I hope to finish "Flower the Mule Deer" as soon as I get my new pen.  I just hope and pray that it is what is causing the problems.  We'll see!

Friday, January 23, 2015


Yesterday I was planning to finish "Flower" the Mule Deer, but my Wacom pen gave up the ghost.  I have ordered a new one, but it will be a week or more before it arrives.  The old one works a little bit, but is causing so much frustration that I have decided to work on some other creative activities until my new pen arrives.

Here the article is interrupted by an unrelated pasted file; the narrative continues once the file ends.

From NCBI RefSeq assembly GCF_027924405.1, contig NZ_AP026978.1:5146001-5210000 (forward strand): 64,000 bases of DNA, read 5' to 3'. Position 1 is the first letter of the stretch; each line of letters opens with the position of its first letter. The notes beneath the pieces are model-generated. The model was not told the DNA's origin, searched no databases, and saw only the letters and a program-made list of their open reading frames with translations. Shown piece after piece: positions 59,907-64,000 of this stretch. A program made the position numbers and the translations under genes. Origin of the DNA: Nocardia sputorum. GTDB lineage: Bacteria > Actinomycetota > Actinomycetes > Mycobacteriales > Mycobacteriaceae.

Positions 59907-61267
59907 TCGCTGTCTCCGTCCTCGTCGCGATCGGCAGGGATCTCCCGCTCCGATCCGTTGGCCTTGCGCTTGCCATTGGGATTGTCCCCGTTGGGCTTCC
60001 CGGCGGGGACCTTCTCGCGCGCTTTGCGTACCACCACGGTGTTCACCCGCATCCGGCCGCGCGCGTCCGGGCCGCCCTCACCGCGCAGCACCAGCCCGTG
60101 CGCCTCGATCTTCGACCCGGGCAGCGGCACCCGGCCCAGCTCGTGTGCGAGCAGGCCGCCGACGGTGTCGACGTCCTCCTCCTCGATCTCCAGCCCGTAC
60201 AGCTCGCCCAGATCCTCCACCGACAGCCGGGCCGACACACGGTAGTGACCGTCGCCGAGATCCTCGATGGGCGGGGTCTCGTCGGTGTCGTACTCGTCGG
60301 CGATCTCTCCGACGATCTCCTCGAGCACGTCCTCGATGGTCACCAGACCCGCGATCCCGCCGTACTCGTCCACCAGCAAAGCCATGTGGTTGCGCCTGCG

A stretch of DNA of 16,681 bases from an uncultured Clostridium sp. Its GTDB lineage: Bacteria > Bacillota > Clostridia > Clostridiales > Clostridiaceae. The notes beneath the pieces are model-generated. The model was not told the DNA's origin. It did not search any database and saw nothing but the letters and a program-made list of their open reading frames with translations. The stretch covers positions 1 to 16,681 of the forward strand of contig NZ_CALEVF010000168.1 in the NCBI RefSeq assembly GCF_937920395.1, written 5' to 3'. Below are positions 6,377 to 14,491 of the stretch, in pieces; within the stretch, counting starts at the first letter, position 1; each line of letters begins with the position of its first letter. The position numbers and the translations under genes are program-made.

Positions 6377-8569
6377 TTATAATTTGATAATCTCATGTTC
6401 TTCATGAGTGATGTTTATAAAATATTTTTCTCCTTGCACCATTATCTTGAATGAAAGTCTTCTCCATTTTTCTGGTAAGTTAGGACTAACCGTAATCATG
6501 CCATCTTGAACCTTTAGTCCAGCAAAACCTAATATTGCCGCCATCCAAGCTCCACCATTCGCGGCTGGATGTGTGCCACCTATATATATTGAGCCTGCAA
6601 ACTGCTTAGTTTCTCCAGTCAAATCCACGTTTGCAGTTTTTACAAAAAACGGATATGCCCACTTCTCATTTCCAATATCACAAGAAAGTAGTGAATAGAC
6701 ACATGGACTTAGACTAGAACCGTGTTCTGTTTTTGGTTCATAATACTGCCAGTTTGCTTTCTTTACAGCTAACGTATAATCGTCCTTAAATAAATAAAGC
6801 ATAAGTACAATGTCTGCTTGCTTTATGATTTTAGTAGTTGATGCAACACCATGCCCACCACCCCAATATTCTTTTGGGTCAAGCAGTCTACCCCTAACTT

"Flower" - How he got his name.
Stay tuned.  I will finish him as soon as I can.

Wednesday, January 21, 2015

Back to the Mule Deer

I have been remiss about maintaining this blog.  The holidays have passed and I have still been too busy to paint, but finally picked up the virtual paintbrush and worked on Flower the mule deer.  These deer are appropriately named for their huge, mule-like ears and I find them fascinating.  I had never noticed that those ears are very hairy.  It took a couple of hours to finish painting one ear, and I thought you might be interested in seeing it.

Ear of a mule deer.

One more ear to go and then he will be finished.  Stay tuned.